20 November 2020, 12:30-14:00
It seems almost redundant to state, once again, that international humanitarian law (IHL) lacks mechanisms to strengthen its own compliance. If it undoubtedly remains an appropriate legal framework for regulating armed conflicts, such structural flaw of its system has prompted a general recourse to the more developed human rights machinery. At the regional level, the European Court of Human Rights constitutes one of the jurisdictions that regularly adjudicates cases stemming from situations of armed conflict, and its related practice (and findings) have significantly evolved since the early 2000s.
This online IHL talk aims at shining light on the various angles and actors involved in litigating a case dealing with IHL before the European Court of Human Rights. In addition to tackling strategic choices from individual victims’ and (defendant or claimant) States’ perspectives, the discussion will also touch upon the substantial issues such as jurisdiction and derogations.
Please use the Zoom chat function to ask your questions, the moderator will make a selection of questions at the end of the presentations. There will be no possibility to interact by webcam and microphone in order to avoid connection issues.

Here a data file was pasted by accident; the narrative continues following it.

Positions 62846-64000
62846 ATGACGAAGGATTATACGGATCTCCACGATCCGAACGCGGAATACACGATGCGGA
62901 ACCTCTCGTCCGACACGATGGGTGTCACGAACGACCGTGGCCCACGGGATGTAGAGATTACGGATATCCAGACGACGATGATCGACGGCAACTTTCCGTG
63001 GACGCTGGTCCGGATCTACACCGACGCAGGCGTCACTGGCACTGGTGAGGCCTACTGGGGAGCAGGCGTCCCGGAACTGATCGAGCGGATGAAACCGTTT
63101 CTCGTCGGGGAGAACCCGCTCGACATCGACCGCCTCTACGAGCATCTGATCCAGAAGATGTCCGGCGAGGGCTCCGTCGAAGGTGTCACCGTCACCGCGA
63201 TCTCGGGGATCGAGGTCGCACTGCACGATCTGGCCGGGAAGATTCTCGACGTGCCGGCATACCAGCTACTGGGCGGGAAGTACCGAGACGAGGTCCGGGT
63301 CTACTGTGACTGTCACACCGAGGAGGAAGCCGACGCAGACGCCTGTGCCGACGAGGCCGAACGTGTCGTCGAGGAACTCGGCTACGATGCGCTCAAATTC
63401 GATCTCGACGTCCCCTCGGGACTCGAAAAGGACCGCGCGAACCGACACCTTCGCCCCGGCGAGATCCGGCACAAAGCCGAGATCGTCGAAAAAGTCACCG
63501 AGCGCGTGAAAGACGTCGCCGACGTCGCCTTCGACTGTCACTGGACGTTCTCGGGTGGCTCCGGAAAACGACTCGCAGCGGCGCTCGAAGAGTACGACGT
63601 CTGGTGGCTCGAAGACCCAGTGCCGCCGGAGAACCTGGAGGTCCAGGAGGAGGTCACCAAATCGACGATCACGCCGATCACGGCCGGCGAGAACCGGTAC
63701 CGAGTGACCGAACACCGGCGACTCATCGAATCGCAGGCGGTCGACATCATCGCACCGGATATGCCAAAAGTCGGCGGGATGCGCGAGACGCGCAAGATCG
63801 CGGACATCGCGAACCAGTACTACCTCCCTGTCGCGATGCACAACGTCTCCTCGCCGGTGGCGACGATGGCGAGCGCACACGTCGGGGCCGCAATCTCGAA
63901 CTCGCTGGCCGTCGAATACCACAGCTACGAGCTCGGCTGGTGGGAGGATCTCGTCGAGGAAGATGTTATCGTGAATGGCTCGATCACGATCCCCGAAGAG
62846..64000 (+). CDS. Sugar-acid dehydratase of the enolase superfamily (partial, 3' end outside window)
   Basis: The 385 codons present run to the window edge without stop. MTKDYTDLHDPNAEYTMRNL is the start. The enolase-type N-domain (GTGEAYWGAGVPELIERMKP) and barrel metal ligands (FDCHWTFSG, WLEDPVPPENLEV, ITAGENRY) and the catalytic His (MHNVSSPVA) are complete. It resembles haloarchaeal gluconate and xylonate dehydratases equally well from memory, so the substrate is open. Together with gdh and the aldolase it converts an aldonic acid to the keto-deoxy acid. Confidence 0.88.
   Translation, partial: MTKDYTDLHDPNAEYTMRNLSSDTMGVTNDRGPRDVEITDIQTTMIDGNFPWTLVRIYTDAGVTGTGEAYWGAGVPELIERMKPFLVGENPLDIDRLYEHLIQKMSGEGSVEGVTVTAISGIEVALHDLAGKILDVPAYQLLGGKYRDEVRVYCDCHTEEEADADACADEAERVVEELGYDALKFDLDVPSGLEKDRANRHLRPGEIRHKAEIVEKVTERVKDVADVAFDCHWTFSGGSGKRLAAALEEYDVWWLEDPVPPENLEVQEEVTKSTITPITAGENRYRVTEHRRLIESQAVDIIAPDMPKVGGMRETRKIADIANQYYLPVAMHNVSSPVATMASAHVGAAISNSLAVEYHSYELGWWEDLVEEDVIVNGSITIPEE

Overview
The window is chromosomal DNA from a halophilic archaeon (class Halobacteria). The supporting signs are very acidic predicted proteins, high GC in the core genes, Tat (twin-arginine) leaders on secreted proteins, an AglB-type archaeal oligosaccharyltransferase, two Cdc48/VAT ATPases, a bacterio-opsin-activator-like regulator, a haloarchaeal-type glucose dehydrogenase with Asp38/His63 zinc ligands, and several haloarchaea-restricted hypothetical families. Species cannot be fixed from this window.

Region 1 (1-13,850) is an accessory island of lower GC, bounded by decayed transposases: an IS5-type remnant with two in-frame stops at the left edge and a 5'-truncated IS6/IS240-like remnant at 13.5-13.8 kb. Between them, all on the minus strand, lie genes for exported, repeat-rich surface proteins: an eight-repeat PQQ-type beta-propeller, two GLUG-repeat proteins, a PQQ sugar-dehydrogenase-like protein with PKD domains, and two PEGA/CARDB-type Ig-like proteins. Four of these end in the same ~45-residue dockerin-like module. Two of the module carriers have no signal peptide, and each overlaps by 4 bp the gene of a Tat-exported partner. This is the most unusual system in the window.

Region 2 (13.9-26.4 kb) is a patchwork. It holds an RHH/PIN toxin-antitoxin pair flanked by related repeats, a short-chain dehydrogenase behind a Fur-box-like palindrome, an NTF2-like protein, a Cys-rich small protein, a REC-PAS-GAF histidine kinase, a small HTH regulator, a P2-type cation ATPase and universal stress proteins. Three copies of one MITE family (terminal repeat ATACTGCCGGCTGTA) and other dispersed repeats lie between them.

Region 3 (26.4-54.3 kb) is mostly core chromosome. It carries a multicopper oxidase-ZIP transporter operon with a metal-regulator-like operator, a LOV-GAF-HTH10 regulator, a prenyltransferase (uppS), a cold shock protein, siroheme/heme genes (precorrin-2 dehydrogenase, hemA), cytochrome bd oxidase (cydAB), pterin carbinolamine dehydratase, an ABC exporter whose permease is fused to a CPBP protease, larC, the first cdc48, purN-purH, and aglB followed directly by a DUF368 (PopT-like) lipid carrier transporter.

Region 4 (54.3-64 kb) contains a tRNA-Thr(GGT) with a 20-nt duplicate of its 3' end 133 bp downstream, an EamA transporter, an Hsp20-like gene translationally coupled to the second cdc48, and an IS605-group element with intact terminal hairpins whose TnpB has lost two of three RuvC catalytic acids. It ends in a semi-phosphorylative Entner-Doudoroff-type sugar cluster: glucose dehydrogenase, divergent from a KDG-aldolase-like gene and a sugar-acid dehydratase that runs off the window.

The IHL Talks are a series of events, hosted by the Geneva Academy, on international humanitarian law and current humanitarian topics. Every two months, academic experts, practitioners, policymakers and journalists discuss burning humanitarian issues and their regulation under international law.
This IHL Talk discussed the various angles and actors involved in litigating a case dealing with IHL before the European Court of Human Rights.
Tamara Aburamadan, Stephanie Mutasa and Mina Radoncic – enrolled in our LLM in International Humanitarian Law and Human Rights – will represent the Geneva Academy at the 2021 Edition of the Jean-Pictet Competition.
Diego Ruiz Gayol is a Mexican diplomat working at the Permanent Mission of Mexico to the UN in Geneva where he is in charge of human rights issues. In this interview, he tells about the programme and what it brought to his career.
Join us for our open house to learn more about this part-time programme designed professionals, meet staff, students and alumni, and discuss career opportunities.
This short course, which can be followed in Geneva or online, will cover the ‘nuts and bolts’ of implementation, including national legislation, dissemination and training, and discuss the mechanisms such as the International Fact-Finding Commission, as set out in the treaties.
UN Photo/Manuel Elias
This short course, which can be followed in Geneva or online, provides an introduction to the regime of sanctions under international law and their effectiveness in addressing contemporary forms of conflict. It addresses the questions related to state responsibility, the pacific settlement of international disputes and the role of the International Court of Justice.
Via a new lecture series on disruptive military technologies, this project aims at staying abreast of the various military technology trends; promoting legal and policy debate on new military technologies; and furthering the understanding of the convergent effects of different technological trends shaping the digital battlefield of the future.
This research aims at building a common understanding and vision as to how states and the relevant parts of the UN system can provide a concrete and practical framework to address human rights responsibilities of armed non-state actors.